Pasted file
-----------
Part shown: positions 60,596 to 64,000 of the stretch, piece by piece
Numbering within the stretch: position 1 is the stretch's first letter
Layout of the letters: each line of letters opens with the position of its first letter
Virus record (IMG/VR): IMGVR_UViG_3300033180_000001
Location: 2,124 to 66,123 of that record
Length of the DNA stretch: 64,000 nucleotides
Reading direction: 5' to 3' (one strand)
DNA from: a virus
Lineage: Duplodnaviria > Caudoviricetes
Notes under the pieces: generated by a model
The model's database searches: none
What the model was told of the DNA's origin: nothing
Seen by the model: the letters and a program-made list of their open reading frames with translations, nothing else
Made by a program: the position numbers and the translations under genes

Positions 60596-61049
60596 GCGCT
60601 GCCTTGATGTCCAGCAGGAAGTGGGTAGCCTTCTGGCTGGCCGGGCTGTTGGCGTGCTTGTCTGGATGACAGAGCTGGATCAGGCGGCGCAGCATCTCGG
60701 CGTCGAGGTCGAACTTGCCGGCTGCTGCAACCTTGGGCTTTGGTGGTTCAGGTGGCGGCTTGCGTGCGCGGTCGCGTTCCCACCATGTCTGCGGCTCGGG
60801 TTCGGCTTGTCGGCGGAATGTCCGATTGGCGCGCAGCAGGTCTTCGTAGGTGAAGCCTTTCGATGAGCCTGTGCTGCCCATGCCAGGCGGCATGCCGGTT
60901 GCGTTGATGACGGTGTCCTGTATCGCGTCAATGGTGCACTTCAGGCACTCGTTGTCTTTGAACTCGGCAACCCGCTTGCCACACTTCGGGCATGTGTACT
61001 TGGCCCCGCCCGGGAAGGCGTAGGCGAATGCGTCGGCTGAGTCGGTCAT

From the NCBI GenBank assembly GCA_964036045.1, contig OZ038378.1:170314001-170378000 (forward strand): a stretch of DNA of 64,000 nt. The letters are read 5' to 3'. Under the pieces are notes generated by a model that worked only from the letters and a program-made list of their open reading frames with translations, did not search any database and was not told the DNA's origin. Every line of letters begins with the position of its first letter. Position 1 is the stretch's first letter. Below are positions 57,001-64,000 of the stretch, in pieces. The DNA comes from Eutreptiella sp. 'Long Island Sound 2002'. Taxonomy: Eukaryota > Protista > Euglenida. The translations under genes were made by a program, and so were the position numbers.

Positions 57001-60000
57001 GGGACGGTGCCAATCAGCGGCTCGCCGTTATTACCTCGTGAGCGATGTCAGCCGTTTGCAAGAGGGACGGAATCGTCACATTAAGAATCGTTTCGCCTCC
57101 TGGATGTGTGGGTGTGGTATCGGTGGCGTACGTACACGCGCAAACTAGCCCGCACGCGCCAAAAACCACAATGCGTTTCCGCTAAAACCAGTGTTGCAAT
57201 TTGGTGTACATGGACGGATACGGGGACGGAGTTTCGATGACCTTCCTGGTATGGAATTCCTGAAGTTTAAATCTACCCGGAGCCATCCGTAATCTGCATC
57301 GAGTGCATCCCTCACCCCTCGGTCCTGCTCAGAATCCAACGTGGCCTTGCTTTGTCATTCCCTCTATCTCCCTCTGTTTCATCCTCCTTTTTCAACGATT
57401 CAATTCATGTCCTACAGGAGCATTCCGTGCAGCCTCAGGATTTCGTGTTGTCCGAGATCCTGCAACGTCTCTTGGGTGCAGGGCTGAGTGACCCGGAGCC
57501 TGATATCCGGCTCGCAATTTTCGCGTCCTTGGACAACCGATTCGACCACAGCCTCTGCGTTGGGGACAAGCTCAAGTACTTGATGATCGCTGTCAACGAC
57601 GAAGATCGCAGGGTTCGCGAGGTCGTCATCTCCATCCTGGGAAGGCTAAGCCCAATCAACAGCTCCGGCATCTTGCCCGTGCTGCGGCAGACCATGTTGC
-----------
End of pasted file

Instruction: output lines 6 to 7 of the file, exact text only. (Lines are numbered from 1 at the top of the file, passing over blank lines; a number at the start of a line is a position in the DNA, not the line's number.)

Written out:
Length of the DNA stretch: 64,000 nucleotides
Reading direction: 5' to 3' (one strand)